Hank hit a new low in his career, which he never really recovered from. Not only did he lose Janet in this mess, but his robotic demonstration backfired on him, and he failed to save the Avengers from his own contraption. Jan comes in and saves the day, but Yellow Jacket walked away with his head hung down low.

From here on, Hanks attempts to walk among the giants and keep stride, were crushed, and his tragic attempt to become a hero ended up with him becoming a character that could do no better than becoming a tragic hero.

Henry and Jan split up, and had an on and off relationship that went on until her apparent death in the 2008 Secret Invasion event which took over all of Marvels titles. Things looked pretty bad for the tiny protagonist, but at least during this stage of his life, he got revenge on Namor for stealing his book.



Yellow Jacket was replaced by Dr. Henry Pym; who grew and Shrank things as needed, becoming a Deus Ex Machina character for the West Coast Avengers' title he appeared in throughout the 90's. But because this was the 90's, pretty much all of his adventures in the title have been written out of continuity.

Redemption:



The third renumbering of the Avengers series, had Hank Pym back as Yellow Jacket, for some reason, showing a more heroic side to himself. There were never really any defining moments for the character, except when he revealed who Ultron's brain patters were modelled after, and then him beating the robot to a pulp.

Despite never being the most popular Avengers, Pym somehow survived the Avengers' Disassembled storyline intact. This was written by (then) rising star Brian Michael Bendis for the purpose of killing off and warping Avengers characters. After that, Hank and Janet quit being superheroes all together to teach at Oxford.

Skrull Pym:



Pym returned to the Marvel Universe in the series wide crossover Civil War. He sided with the winning team, and wanted to license all heroes. After victory, he was voted Time Magazines' Man of the Year (in the Marvel Universe,) starting a 50 state initiative, to get authorized heroes duties across America. He saved George Bush's life, (another low mark on his career) and he headed up his own book Avengers: The Initiative.

At this point, Pym was getting too much respect, so both of his fans knew something was up. Sure enough, the confident Hank Pym turned out to be a shape shifting alien spy that wanted to take over the Earth. He was quickly disposed of. And the real Pym was found conveniently alive and well in the aliens' mother ship. So, everything that happened after the Avengers Disassembled storyline had no development on Pym's character.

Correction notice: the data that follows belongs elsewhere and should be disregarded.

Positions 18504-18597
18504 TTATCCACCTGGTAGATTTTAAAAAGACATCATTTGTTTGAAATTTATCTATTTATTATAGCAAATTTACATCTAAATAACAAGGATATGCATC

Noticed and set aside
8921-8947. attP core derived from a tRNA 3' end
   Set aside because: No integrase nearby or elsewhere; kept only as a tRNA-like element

The (second) Wasp:



Pym no longer had any shot getting back together with Janet, since she was dead, so he tried to move beyond her by taking up her superhero name and giving himself wings. It doesn't make much sense, but so far nothing Pym did ever has.



Getting a cool new costume, he starts his own team of Avengers, defeats Reed Richards (Mr. Fantastic of Fantastic Four fame,) in a mad science pissing match. And finally, Pym reveals himself to be Doctor Who.

Doctor Who, the longest lasting character on science fiction television. Okay, Pym isn't officially Doctor Who, since he's not British, but he can travel anywhere instantly, has a base that stretches near infinity, carries around a sonic screwdriver, and is hinted at being able to time travel. He is told by the most powerful entity in the Marvel Universe (entitled Eternity) that although he's not the smartest scientist in the Galaxy, he's the best.



Of course, in good Henry Pym fashion, the second he's started to redeem himself, and prove he is a workable character, Marvel announced his book will get cancelled by the end of this year. (And probably adds that he's a wife-beater.)

The Problem with Henry Pym (Ant-Man):



This brings us to the problem with Henry Pym. Marvel doesn't know what it wants to do with him. Since they have the film rights, and Pym is a founding Avenger, they probably want to milk that angle and give him his own movie.

Unfortunately, few people know who Henry Pym is. He's not famous like Iron Man, or has cultural recognition like the Hulk, Captain America or Spiderman. He's never been featured as the main character in a company-wide cross-over, and has not managed to keep his own title since the sixties.



The idea of his powers sounds pretty silly as well. He can shrink, grow and talk to ants. So that sets him up to be the kinkiest Viagra spokesperson ever. His lack of influential solo-stories, make him almost impossible to start a franchise around. And the fact that he hit his wife stops him from being someone to promote as a role model for kids.